In connection with Obama’s speech, Esquire presents an excerpt from my new book on the Muslim Brotherhood and the need to encourage it toward democratic practices and values. The presence of Muslim Brotherhood members in the audience at Cairo has been controversial among some Republican congressmen, but that’s silly. The Muslim Brotherhood has 88 members in the lower house of the Egyptian parliament and is not an extremist or a terrorist organization. I hold not brief for it, and disagree with its goals, but we want these movements included in a broadened democracy, not marginalized and driven toward violence as a result.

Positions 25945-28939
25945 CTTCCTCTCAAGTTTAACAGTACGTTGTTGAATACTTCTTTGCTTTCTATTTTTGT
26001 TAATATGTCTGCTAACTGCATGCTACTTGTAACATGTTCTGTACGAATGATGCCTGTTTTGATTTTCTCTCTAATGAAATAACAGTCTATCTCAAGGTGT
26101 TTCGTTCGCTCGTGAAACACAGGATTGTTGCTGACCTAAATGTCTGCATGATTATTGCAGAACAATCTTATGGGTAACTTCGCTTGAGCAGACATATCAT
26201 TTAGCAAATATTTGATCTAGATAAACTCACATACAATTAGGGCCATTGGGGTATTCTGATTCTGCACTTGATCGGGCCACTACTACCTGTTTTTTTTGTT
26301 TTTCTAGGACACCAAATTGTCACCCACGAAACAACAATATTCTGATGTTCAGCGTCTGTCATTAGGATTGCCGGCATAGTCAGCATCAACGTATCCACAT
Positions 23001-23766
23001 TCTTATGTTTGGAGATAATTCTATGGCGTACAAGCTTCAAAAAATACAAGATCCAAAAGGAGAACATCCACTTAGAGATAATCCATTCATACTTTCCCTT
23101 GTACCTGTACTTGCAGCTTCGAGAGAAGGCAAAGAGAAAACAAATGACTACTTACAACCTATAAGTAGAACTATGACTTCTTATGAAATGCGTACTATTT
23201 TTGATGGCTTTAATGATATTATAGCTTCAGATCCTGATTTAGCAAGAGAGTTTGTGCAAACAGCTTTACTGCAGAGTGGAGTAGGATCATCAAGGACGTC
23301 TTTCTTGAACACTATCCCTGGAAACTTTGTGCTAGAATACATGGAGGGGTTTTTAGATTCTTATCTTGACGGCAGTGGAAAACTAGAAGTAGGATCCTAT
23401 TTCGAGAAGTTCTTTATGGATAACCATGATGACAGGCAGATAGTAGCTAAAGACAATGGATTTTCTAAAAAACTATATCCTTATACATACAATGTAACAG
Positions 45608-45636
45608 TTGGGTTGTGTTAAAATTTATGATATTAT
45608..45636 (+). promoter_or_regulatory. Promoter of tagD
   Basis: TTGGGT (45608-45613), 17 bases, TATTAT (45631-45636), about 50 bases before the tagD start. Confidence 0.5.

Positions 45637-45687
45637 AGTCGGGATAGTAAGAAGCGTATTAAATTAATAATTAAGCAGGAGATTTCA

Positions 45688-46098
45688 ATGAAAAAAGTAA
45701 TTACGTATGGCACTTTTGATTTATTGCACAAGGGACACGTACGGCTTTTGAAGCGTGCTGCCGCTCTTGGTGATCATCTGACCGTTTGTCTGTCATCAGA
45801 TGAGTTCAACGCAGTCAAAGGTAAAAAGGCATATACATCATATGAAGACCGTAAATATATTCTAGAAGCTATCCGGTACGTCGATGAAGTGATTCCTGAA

Roger Simon followed when the crowd in Cairo applauded and when it didn’t. I think he may be reading too much into some moments of silence, but he is absolutely correct that Obama’s even-handedness in defending Israel would not have been and was not popular. Arab publics think that Israel has been doing something criminal to the Palestinians, and they can’t understand why the international community condones it.
The big applause lines were on democracy, human rights and women’s rights and on the quotation of the Qur’an about truth-speaking and to the effect that if someone kills a single person it is as though s/he killed the whole world. That the latter was so popular suggests that silence when Obama condemned violent extremists was not an endorsement of extremist violence.
Haroon Siddiqui on Obama’s visit yesterday to Saudi Arabia as the triumph of pragmatism.
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